Day 199: Proverbs 10-12, Psalm 13, Ephesians 3

By Bishop Gregory Cameron
Solomon in the biblical tradition is the quintessence of human wisdom, received as a gift from God. These chapters purport to offer a collection of his key sayings as they were handed down and remembered, and each verse stands in its own right. Aphorisms range across many subjects – from advice about honest conversation to advice about honest trading. There’s a common thread – they way in which we relate to other people is important in life and a high standard of personal behaviour reaps its rewards. Integrity is a key element in faithful living.

The Psalms speak to the full range of human experience – and here’s a psalm for those times when everything seems to be going against us. When times are at their toughest, we need to be on our knees, seeking God’s help, and asking for a calm and trusting spirit.

The heart of Paul’s ministry is revealed in Ephesians 3 (either his own recollection or another’s testimony to profound effect). It was to proclaim how God’s mercy had been made universal, for all people, in the action of Jesus. For the writer, God had always planned to bring reconciliation into the world: the plan was suddenly unveiled in Jesus’ sacrificial death, and Paul was called by God to proclaim that truth and that invitation as far and wide as he could. However, there’s both a summons and a promise for us as we read the passage: will we put down deep roots into God’s love by spending time in prayer, reflection and study? God offers us in Christ the power to win the promise of holiness in our lives.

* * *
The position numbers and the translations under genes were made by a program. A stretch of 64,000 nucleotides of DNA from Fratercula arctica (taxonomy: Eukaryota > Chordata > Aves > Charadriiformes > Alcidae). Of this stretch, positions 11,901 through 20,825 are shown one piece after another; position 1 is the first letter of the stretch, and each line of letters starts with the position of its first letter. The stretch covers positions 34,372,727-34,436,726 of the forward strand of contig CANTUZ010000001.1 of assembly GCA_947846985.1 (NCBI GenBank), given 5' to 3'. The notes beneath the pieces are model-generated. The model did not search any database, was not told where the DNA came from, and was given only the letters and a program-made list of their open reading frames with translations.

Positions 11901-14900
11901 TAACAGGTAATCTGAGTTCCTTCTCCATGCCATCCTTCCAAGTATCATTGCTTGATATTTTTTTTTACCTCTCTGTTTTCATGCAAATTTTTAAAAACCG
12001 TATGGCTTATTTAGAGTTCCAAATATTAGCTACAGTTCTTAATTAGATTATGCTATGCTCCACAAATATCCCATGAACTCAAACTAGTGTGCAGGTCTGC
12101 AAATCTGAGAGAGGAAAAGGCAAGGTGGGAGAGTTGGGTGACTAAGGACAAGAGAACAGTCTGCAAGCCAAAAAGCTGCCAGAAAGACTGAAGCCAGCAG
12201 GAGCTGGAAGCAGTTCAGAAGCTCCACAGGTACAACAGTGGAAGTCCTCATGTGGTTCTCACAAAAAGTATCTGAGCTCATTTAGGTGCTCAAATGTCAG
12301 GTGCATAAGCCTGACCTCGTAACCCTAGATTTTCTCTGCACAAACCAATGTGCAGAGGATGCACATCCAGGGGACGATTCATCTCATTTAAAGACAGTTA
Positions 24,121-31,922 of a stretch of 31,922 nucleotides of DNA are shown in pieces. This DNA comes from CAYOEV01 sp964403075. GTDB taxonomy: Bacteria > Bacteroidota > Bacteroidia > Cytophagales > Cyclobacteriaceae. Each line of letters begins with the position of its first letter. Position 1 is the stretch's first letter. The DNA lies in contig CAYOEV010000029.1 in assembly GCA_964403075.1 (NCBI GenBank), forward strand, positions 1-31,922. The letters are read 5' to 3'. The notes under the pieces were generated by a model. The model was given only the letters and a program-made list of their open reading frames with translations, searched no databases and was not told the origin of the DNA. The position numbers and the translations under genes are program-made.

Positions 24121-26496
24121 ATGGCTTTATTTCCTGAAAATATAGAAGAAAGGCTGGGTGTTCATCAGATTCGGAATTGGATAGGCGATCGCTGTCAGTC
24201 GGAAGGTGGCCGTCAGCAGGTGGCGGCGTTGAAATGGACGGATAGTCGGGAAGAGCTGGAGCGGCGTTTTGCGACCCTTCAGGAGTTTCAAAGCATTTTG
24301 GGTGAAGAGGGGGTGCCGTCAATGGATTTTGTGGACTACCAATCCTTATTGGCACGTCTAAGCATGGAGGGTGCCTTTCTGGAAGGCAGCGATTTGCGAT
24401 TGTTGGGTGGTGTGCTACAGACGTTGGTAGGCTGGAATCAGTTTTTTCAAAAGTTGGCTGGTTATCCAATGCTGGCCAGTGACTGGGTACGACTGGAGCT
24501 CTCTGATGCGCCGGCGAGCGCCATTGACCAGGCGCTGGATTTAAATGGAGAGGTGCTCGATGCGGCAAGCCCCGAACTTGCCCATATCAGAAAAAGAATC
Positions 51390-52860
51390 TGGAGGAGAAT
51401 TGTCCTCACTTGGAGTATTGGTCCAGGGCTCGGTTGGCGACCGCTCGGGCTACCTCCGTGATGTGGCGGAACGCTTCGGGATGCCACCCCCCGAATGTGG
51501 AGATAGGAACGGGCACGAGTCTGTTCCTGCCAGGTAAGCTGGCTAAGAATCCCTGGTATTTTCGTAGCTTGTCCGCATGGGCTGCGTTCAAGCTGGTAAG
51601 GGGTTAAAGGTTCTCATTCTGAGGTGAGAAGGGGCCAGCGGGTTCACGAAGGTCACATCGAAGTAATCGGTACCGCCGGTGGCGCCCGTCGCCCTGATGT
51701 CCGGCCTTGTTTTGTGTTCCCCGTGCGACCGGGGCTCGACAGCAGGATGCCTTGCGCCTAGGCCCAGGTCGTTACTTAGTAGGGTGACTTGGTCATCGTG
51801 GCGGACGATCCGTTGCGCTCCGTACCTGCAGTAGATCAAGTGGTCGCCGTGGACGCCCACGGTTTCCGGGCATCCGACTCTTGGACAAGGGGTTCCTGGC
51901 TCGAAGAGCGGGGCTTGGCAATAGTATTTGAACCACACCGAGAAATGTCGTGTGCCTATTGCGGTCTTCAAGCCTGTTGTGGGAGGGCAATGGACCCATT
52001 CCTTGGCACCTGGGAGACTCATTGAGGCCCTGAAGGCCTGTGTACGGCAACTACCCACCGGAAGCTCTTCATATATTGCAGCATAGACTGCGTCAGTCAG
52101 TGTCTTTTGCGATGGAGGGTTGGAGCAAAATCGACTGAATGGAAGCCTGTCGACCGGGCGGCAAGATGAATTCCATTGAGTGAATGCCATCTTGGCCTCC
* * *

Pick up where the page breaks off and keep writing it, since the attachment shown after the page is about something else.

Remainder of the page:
Which of the proverbs of Solomon seems to say the truest thing in your own experience of life?
What are the practical ways in which you pause in life to put down roots into God’s love?

Help me, Lord, to steer a right path through life. Make me honest in my actions and my dealing with other people. Keep me in touch with you and conscious of your blessings. “Lord, I shall be very busy this day. I may forget thee, do not thou forget me.” (Sir Jacob Astley, 1579-1652)

Bishop Gregory Cameron is Bishop of the Diocese of St. Asaph in Wales.